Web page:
The hair on the back of my neck stood up, and I left it there. I walked from my room into a strange new world. Some would call it a darkened hallway leading to the place where the Christmas tree was, but I knew it as a new world. I understood then that climbers leaving Everest base camp felt more alive than other people. With every step toward that heavy box, I ascended a good slope. It was a slope of the simplest beginning. I knew then, for certain, that a man could change his own life.

I lifted those weights three days a week, religiously, for an entire year. I did not miss a single workout—not one. I found an inner strength and a personal resolve I never knew I had. It began on Christmas Eve, 1974, and sustains me to the present hour. I have applied it to all other aspects of my life. It is the second most amazing gift I have ever received, and it is all due to my dad.

My dad died two years ago, but he lives in me now, through everything I accomplish.

I am who I am because of him.

(Click on photos to enlarge.)
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© 2006 by Martin Zender

Wednesday, July 12, 2006


Every year after the Fourth of July Fireman’s Festival, I do a strange thing. I wait a day or two until all the rides and the concessions have been packed up and put away, and I go to the grounds and try to imagine that a festival had so recently been there.

On Sunday night of the festival—the last night—our family stays late for the fireworks. Usually we sit down at the edge of a large tent at the main eating place and watch the fireworks together. By my slowed-down standards, this is a heck of a good time. The lights of the midway, the smell of the food, the darkness, the teenagers ambling about, the leftover heat from the day, the good feeling of shared experience, American independence, family togetherness, the smell of French fries, community under the tent, the festive weight of the air—all these things combine for a delicious feeling, bittersweet at the same time because the feeling cannot last. Fall will come, the teenagers will go away to school, winter will come, some of these people will be gone from the earth, and nothing can ever be repeated exactly as it was.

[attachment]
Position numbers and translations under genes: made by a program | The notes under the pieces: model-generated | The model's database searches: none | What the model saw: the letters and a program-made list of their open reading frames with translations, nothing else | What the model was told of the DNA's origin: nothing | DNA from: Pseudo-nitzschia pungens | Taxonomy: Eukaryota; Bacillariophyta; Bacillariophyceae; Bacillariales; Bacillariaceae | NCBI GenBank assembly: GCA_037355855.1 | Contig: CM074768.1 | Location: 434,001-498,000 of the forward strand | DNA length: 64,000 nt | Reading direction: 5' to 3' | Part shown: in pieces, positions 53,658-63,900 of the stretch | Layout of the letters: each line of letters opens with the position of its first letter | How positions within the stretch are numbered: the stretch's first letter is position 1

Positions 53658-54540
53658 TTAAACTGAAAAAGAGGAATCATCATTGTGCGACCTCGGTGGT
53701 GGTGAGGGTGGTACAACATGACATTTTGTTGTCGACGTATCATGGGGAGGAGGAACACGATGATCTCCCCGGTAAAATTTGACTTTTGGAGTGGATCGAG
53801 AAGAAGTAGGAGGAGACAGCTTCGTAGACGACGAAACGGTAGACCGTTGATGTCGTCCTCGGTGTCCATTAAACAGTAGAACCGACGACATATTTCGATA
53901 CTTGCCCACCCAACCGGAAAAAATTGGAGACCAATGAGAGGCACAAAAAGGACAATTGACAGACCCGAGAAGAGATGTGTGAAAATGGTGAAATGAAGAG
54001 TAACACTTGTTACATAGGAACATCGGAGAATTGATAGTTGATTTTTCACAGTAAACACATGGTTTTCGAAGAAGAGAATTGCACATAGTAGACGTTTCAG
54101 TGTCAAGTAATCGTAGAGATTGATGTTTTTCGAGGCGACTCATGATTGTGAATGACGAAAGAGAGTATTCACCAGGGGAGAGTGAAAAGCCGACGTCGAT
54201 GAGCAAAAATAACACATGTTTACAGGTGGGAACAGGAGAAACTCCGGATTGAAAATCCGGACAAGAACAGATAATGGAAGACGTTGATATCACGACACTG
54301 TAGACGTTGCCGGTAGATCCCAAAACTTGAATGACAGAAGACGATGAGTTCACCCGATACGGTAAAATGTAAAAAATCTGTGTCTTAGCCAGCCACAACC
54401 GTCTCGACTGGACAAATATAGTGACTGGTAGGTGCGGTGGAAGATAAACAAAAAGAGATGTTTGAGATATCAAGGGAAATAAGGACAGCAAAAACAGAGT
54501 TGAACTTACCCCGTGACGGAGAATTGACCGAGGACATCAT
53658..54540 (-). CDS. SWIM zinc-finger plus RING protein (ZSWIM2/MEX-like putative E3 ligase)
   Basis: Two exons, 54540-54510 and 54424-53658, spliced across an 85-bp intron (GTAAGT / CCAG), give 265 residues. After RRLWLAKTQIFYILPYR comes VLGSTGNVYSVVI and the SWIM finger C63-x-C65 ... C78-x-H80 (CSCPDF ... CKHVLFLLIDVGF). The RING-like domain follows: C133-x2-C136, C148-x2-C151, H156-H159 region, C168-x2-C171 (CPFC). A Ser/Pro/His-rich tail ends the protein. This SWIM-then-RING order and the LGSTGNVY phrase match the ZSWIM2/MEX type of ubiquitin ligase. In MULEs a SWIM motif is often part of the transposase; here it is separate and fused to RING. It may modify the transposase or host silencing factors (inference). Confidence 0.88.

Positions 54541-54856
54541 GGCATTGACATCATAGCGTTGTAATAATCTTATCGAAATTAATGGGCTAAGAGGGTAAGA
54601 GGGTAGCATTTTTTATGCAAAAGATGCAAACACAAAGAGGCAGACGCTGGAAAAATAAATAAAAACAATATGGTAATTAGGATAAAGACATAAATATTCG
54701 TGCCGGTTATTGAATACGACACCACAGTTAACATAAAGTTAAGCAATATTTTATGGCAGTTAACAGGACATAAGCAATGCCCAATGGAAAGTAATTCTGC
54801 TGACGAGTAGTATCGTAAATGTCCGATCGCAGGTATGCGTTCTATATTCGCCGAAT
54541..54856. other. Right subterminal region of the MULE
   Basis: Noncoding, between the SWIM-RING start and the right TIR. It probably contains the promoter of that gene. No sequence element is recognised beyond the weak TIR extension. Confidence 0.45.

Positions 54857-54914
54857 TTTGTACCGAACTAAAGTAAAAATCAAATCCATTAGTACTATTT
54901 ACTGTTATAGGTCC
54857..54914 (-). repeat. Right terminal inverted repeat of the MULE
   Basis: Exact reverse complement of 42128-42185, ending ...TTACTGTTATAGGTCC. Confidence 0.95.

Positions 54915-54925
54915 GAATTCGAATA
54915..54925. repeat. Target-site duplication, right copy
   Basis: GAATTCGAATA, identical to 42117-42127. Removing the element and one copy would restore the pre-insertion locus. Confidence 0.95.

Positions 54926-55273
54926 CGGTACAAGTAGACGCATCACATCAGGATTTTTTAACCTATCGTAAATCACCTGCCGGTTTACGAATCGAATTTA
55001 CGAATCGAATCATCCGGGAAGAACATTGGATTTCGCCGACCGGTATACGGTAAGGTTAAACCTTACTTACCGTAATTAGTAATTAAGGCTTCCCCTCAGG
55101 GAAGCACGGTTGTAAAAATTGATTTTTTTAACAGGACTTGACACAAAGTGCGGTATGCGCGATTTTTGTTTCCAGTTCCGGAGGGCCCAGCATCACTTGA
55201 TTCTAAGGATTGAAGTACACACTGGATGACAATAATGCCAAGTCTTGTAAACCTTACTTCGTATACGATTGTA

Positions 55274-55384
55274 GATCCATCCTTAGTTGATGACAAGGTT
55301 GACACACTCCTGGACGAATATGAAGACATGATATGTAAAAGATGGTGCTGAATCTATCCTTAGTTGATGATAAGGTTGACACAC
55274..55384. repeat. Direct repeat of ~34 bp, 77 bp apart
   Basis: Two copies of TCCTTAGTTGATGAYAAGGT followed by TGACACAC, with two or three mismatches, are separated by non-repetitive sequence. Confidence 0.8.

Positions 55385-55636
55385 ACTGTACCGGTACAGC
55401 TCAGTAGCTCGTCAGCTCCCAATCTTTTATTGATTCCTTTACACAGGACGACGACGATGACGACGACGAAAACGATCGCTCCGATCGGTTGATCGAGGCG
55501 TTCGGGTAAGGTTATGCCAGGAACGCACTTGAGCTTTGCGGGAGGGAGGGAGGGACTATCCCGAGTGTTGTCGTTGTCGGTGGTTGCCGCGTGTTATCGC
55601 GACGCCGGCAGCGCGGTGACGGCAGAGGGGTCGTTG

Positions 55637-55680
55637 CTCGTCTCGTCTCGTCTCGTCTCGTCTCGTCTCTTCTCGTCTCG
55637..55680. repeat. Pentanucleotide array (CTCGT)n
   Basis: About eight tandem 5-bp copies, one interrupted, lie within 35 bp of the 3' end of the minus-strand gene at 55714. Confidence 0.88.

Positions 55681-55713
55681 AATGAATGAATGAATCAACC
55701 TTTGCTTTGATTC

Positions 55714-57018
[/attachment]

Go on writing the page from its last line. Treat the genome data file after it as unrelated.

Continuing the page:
So I return to the grounds to wallow in this, to take stock of it, and to try to imagine how it could recently have been what it was but is not. Early morning may be the best time to do this. The early morning after a nighttime festival may be the prime wallowing time for those so disposed to it.

This year I determined to record it.

Early evening Sunday I went about with my camera recording scenes, people, lights. I played the last two games of Bingo with my son Jefferson, photographing him in the warm and cozy light of the tent—a perfect moment in time.

Snap, snap, snap I went again, all over the festival grounds, recording it as it was so that I could record it, for you, as it is, and demonstrate for you the competing miracles of being and not being, and the terrible nature of change.

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My friend Charlie and I have agreed to meet, in the coming eon, at the site of the small brick patio next to my house. We were sitting there late one evening a couple years back—drinking coffee and looking up at the stars—when we decided that sometime during the thousand years of peace we would return to earth and meet at this precise place and marvel at how it had been, and how we had been then. We would be celestial beings, but in full possession of memories, knowing well how it was during the time of our humiliation. This present earth would remain for a thousand years subsequent to our change, we knew, being destroyed only later and replaced with a new earth. For a thousand years, then, the precise coordinates of any location on the current planet would be known. We would certainly know where this porch had been, and we would come here. And we would marvel and ask ourselves: